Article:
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Prosecutors fight Cosby bid to query 2,000 potential jurors

Prosecutors in Bill Cosby's sex assault case in Pennsylvania objected Monday to defense efforts to prescreen as many as 2,000 potential jurors.

They also said in a court filing that the jury should be selected weeks before the scheduled June 5 trial so jurors can prepare to be sequestered nearly 300 miles away from home. And they challenged defense claims that it will be tough to find people without opinions of the longtime Hollywood icon.

In a sometimes caustic court filing, they called that "a cynical view of the potential jurors in Allegheny County."

"Defendant forecasts that jury selection will take weeks; we are confident that it will not," Montgomery County District Attorney Kevin Steele said, noting that it took just a day to pick jurors for the state attorney general's perjury trial last year.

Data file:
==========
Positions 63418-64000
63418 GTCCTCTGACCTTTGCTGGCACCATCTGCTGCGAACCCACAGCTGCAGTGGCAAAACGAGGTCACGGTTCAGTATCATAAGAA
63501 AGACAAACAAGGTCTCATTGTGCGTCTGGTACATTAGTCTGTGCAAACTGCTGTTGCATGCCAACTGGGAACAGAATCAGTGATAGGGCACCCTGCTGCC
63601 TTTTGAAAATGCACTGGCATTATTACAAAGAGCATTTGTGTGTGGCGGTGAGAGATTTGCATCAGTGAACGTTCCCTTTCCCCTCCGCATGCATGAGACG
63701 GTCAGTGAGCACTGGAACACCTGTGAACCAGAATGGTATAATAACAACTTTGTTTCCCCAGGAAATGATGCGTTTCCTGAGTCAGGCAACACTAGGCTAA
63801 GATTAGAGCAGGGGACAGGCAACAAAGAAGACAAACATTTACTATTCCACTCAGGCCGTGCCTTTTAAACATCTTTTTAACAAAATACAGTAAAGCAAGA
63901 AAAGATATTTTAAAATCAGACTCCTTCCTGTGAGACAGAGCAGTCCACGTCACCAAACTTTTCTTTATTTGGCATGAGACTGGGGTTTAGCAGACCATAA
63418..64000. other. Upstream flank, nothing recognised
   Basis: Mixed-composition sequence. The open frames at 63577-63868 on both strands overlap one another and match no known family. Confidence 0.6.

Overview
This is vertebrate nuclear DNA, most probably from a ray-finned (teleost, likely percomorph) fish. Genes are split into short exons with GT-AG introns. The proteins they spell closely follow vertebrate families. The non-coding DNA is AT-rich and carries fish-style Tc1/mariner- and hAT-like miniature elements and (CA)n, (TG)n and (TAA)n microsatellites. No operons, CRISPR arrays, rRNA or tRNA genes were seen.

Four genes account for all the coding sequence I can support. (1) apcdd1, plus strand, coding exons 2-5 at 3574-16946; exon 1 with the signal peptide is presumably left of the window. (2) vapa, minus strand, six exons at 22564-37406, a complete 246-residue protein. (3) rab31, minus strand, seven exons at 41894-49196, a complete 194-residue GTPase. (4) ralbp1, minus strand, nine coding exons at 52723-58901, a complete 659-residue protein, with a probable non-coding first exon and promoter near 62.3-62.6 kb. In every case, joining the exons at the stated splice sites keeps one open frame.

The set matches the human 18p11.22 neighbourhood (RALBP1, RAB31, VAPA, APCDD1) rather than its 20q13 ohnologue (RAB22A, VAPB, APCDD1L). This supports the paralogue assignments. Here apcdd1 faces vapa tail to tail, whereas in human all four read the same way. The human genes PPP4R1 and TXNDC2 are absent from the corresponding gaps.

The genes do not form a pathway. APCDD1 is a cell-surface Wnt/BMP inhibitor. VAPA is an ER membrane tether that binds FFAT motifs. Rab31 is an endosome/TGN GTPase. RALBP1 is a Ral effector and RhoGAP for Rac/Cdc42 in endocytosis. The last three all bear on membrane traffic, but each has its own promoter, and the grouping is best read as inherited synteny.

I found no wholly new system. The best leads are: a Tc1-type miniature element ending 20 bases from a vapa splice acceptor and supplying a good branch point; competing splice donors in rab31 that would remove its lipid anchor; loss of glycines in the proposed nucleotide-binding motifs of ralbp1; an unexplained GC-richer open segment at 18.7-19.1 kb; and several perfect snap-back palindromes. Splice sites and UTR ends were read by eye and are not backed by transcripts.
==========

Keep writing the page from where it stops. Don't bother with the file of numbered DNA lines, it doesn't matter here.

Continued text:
Cosby, who turns 80 next month, is accused of drugging and molesting a Temple University basketball team manager at his home in 2004, an encounter he calls consensual. He was 66 at the time; Andrea Constand was 30.

Prosecutors had hoped to call a dozen women who have made similar accusations, but the judge will allow just one "prior bad act" witness: a woman who worked for Cosby's agent and said he drugged and assaulted her during a lunch meeting at the Bel-Air Hotel, in Los Angeles, in 1996.

The trial will be held in suburban Philadelphia, where Cosby met with Constand at his estate, but the jury will come from the Pittsburgh area because of pretrial publicity over the past two years. Cosby's appearance at a half-dozen court hearings has drawn a swarm of national and international media.

Defense lawyers have proposed sending a specialized questionnaire to up to 2,000 Allegheny County residents, and to question those who pass muster starting June 5. Prosecutors said Cosby deserves no such "special treatment." They want opening statements to start that day.

The battle over jury selection is just the latest legal maneuvering in the high-profile case. The judge must still decide how much the jury will hear from Cosby's deposition about his long history of extramarital affairs. The next court hearing is scheduled for Monday.